On June 26, Professor Banu Özkazanç-Pan, Ph.D., director of the Leadership Institute’s Early Educator Innovation Lab, testified before the U.S. Senate Committee on Small Business & Entrepreneurship about challenges faced by women and minorities as investors and entrepreneurs in the venture capital industry. She also offered suggestions to the committee for easing those challenges.
The subject of the hearing was the reauthorization of the U.S. Small Business Administration’s Small Business Investment Company (SBIC) Program, which provides venture capital financing to fill the gap in investment in small businesses. According to Committee Chair Sen. Marco Rubio, a report from the Library of Congress found that the SBIC Program created nearly three million U.S. jobs between October 1995-December 2014.
In her testimony, Özkazanç-Pan, who is also affiliated with the Venture Capital Inclusion Lab at Brown University’s Jonathan M. Nelson Center for Entrepreneurship, described the huge disparity in the representation of white men in the venture capital industry versus the numbers of women and minorities in the field, as well as the wide disparity in access to venture capital by women and minority entrepreneurs compared with their male peers.
Citing data from the 2017 Crunchbase Women In Venture Report, she noted that 85 percent of decision makers in the U.S. venture capital industry are male and 73 percent are white, while on the entrepreneur side, less than one percent of Black women receive venture capital funding and startups with a female CEO have received just 2.7 percent of all venture capital money.
Despite their lack of access to venture capital funding, 40 percent of all current business in the US are women owned and “these businesses have been growing at impressive rates,” Özkazanç-Pan said. Citing data from the 2018 State of Women Owned Business Report by American Express, she added that between 2007-2018 the number of women-owned businesses grew by 58 percent compared with 12 percent overall growth, while women of color-owned businesses grew by 163 percent during the same time. Nonetheless, revenues generated by women of color-owned businesses have dropped by 21 percent between 2007-2018, while nonminority-owned business revenue grew by 17 percent.
“If revenues generated by minority women-owned businesses matched those currently generated by all women-owned businesses they would add four million additional jobs and $1.4 trillion in revenue to the U.S. economy,” Özkazanç-Pan told the committee. “Similarly, if minority- owned businesses were at entrepreneurial parity, the U.S. would gain 1.9 million more firms, 13.2 million more employees and an additional $2.9 trillion in gross receipts.”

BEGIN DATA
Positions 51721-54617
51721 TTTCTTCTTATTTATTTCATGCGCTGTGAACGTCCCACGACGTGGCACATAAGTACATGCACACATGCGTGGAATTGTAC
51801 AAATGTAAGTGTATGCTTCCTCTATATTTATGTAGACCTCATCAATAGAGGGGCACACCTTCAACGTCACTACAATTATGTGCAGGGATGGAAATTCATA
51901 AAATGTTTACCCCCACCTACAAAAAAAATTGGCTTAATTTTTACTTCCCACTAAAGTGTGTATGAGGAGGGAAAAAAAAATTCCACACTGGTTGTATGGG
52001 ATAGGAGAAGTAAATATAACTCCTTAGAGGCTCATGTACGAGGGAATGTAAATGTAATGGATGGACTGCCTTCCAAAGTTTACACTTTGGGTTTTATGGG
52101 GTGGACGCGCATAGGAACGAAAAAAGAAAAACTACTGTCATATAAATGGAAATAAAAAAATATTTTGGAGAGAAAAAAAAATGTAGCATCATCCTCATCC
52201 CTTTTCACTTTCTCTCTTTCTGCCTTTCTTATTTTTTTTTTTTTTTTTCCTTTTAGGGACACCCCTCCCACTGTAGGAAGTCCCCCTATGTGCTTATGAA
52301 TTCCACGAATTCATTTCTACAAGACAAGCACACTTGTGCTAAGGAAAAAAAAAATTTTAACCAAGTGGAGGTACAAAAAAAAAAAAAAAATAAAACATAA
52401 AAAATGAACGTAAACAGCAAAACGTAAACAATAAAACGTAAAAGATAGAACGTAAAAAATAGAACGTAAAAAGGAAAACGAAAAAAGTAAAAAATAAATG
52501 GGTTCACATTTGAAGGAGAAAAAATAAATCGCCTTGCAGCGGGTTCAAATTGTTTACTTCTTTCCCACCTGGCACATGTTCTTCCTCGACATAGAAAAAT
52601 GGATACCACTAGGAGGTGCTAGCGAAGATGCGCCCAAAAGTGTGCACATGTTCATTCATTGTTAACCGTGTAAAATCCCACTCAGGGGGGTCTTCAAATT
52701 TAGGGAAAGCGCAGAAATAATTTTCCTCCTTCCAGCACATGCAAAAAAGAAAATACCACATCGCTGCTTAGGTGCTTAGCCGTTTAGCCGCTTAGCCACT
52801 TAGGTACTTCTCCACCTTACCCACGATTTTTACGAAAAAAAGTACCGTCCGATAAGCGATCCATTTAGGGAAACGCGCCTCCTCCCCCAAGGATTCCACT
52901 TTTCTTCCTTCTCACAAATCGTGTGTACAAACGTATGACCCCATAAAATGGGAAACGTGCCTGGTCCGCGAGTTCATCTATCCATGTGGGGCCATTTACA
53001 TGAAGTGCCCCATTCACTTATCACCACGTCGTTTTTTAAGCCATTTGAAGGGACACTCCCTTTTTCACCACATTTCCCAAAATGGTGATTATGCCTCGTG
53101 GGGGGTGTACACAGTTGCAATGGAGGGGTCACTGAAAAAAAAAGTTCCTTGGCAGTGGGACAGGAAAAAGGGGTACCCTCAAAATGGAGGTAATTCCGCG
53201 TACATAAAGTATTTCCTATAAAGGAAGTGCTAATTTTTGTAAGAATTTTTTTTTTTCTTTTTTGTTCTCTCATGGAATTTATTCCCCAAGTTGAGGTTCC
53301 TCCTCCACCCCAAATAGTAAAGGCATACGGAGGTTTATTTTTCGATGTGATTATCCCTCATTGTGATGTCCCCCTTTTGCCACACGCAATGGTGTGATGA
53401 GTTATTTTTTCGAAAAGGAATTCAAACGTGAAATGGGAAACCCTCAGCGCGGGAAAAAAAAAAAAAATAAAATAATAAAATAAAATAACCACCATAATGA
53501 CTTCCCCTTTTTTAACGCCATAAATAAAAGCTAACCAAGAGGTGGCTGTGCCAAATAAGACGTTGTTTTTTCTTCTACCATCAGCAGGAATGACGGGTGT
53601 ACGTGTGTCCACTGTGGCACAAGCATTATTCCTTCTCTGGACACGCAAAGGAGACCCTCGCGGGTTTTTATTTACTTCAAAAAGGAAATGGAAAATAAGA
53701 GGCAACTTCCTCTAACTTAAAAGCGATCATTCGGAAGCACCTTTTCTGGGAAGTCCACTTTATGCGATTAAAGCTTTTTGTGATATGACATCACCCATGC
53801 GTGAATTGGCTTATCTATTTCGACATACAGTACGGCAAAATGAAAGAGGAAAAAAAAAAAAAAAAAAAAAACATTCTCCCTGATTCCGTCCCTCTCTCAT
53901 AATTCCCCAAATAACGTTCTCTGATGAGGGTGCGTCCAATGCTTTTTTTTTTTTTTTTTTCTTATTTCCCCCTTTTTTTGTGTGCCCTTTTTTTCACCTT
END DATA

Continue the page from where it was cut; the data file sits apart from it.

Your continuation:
Özkazanç-Pan noted that the U.S. is undergoing a dramatic shift in demography from which “new consumers, markets, and opportunities will emerge.” At the same time, increased global competition requires greater investment to make the U.S. economy stronger and more competitive. “SBICs can provide these investments,” she said.
To make SBICs more accessible to women and minority entrepreneurs, Özkazanç-Pan suggested programs such as on-ramps for women and minority venture capital fundraisers and investors could boost numbers for racial and gender diversity in SBICs. Such programming would help SBICs move away from the “group think and pattern matching” that allowed the venture capital industry to fund companies like Theranos, the fraudulent blood testing start-up that bilked investors out of millions, and instead take advantage of new customer segments and consumer needs that can be served by diverse firms.
By investing in industries beyond those traditionally associated with venture capital funding (e.g. software and technology), said Özkazanç-Pan “we can build a sufficiently diversified economy and by continuing to fill the gaps in capital resulting from mega-deals in the venture capital community, we can expand opportunity across geography and gender and race.”
Özkazanç-Pan testified on a panel that included Brett Palmer, president of the Small Business Investor Alliance; and Mark Muro, senior fellow and policy director of the Brookings Institution Metropolitan Policy Program. Joseph Shepard, the Small Business Administration’s associate administrator for the Office of Investment and Innovation delivered testimony earlier in the hearing.
Responding to a question from committee member Sen. Ben Cardin about recommendations for generating more participation by women and minority investment fund managers in the SBIC Program, Özkazanç-Pan said that fellowships and apprenticeships at venture capital firms allow women and minorities who otherwise might not have the financial services background to be a venture capital fund manager gain relevant experience and exposure to the job. She noted that Brown’s Venture Capital Inclusion Lab is currently following up with the 40-plus firms that signed the National Venture Capital Association’s diversity pledge in 2015 to see what changes they have made and whether those changes have increased the diversity of their organizations and their investments.
“I would be able to give you more concrete info in a few months when we’ve contacted and gotten information from each of those firms,” Ozkazanc-Pan told the committee.
A video recording of the hearing is available here, and Özkazanç-Pan’s testimony comes at the 2:12 mark.
Özkazanç-Pan’s full written testimony is available here.